August 13, 2014 Medical Conditions

Asthma and Summer Air Quality Issues

Almost nothing compares to a breath of fresh air in the summer. But, what feels like a cleansing breath can actually be a gulp of irritants that might harm your lungs. Some of these irritants are a result of ozone, a toxic gas composed of oxygen.

There are actually two types of ozone. One occurs naturally in the atmosphere, and the other type, called tropospheric ozone, is caused by air pollution from engines and power plants. Tropospheric ozone levels may increase on hot, sunny days in the late spring, summer, and early fall, making breathing particularly difficult for those with asthma.

Why is my asthma sometimes worse in the summer?
On especially hot days, an “ozone alert” may be issued. This means that people with asthma should avoid breathing outside air as much as possible to stave off allergens and irritants and prevent symptoms like coughing, wheezing, chest discomfort, or a burning feeling in the lungs. As an extra precaution, asthma sufferers should also limit time outdoors, stay in a well-ventilated (ideally, air-conditioned) building, and refrain from engaging in outdoor exercise or strenuous activity.

While ozone irritation is generally worse on hot summer days in the afternoons or evenings, particle air pollution can be bad any time of year and in any weather. In fact, particle levels may be elevated when the weather is calm, as the air pollution has had a chance to accumulate. Levels may be particularly high near busy roads, during rush hour, around factories or industrial areas, when smoke from wood stoves or fireplaces is in the air, and around burning vegetation.

What can I do to avoid ozone and particle pollution?
Unlike foods and other allergens, air pollutants are not easily avoidable. Rather, you need to adapt your lifestyle to try to reduce the effects that unhealthy air can have on your body.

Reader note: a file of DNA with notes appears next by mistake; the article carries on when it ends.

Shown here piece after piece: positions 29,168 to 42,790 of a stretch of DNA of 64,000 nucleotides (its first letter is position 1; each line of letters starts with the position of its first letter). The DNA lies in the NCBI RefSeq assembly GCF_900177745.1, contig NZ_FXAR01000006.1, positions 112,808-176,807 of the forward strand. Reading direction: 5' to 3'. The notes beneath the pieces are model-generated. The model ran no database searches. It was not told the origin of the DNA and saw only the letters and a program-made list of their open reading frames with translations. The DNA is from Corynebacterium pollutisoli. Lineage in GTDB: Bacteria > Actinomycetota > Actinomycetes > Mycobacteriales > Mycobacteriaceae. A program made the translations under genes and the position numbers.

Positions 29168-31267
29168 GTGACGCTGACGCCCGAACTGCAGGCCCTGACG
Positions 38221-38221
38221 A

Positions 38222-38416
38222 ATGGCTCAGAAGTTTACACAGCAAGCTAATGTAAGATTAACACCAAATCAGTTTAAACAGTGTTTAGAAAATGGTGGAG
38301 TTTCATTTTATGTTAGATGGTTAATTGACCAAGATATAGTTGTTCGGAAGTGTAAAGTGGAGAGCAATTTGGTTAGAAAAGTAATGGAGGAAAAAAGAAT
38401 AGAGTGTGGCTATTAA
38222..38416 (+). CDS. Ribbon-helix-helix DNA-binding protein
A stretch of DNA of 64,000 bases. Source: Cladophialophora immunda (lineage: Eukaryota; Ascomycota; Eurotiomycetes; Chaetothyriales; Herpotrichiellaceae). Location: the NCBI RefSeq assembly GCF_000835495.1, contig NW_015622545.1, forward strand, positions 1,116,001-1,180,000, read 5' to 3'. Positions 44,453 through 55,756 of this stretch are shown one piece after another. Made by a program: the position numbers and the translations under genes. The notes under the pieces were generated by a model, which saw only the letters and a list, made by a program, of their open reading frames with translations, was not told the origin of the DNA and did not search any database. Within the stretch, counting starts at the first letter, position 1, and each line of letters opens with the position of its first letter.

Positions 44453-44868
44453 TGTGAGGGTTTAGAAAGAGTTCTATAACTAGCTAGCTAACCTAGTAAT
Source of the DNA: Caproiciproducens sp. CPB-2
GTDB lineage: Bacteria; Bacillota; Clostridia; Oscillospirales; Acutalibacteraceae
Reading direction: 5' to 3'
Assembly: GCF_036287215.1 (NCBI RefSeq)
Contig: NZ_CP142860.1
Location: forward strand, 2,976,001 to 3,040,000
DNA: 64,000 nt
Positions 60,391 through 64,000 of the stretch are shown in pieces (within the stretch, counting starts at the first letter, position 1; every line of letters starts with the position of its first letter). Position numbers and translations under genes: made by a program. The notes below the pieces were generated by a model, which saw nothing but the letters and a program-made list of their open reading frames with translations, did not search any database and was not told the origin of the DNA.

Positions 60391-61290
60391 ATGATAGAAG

1. Exercise: Regular exercise is always recommended, especially if you have asthma, as it can help you stay healthy. To avoid aggravating your condition, try to exercise early in the morning in the summer and away from busy roads or industrial areas. On hot, smoggy days, work out indoors. If you’re unable to modify your schedule or location, scale back the intensity. In other words, walk rather than jog or exercise for 20 minutes rather than 30 to reduce the amount of pollution you breathe.
  1. Medicate, if necessary: Know your body’s cues. If you feel asthmatic, stop your activity and rest or do something less intense. Always have your quick-relief medication (usually a rescue inhaler) with you and ready if you need it. If you find that you’re using a rescue inhaler more than twice a week, you might need to take a preventive medication instead or have your dose adjusted. Visit your physician to determine the correct course of action.
  1. Be in the know: You can sometimes determine on your own that the air is polluted when the weather is smoggy or hazy. Often, if an air advisory is in place, your local news coverage will provide that information. They base their report on the air quality index (AQI), which you can easily access.
  1. Hydration and breathing: Drinking plenty of fluids on hot days is important, especially if you suffer from asthma. If you become dehydrated, breathing may be more difficult. Try breathing through your nose rather than your mouth. This will filter the air and raise it to the correct temperature and humidity level. If you have to be outside, you can also wear a face mask to limit your exposure to allergens.

As with any medical condition, the best way to manage your symptoms is to check with your physician. She or he is your most reliable resource for determining what you can do to stay healthy.


References: Asthma and Allergy Foundation of America, Environmental Protection Agency (EPA), Centers for Disease Control and Prevention

Jane Wilson
About the Author

Jane joined CDPHP in 2007 and has held several positions of increasing responsibility with the Medical Affairs division. She currently serves as the Manager of the Care Management Department. In this role she oversees a team of Registered Nurses and Social Workers who are charged with helping CDPHP members understand their medical treatment plans, improving coordination of service across the continuum of care and addressing the health needs of “the whole person.” Jane is a NYS Registered Nurse. She received her M.B.A. in Health Systems Administration from Union Graduate College and her Bachelor’s degree in Nursing from SUNY Institute of Technology. She also holds an Advanced Certificate in Project Management from Stanford University.

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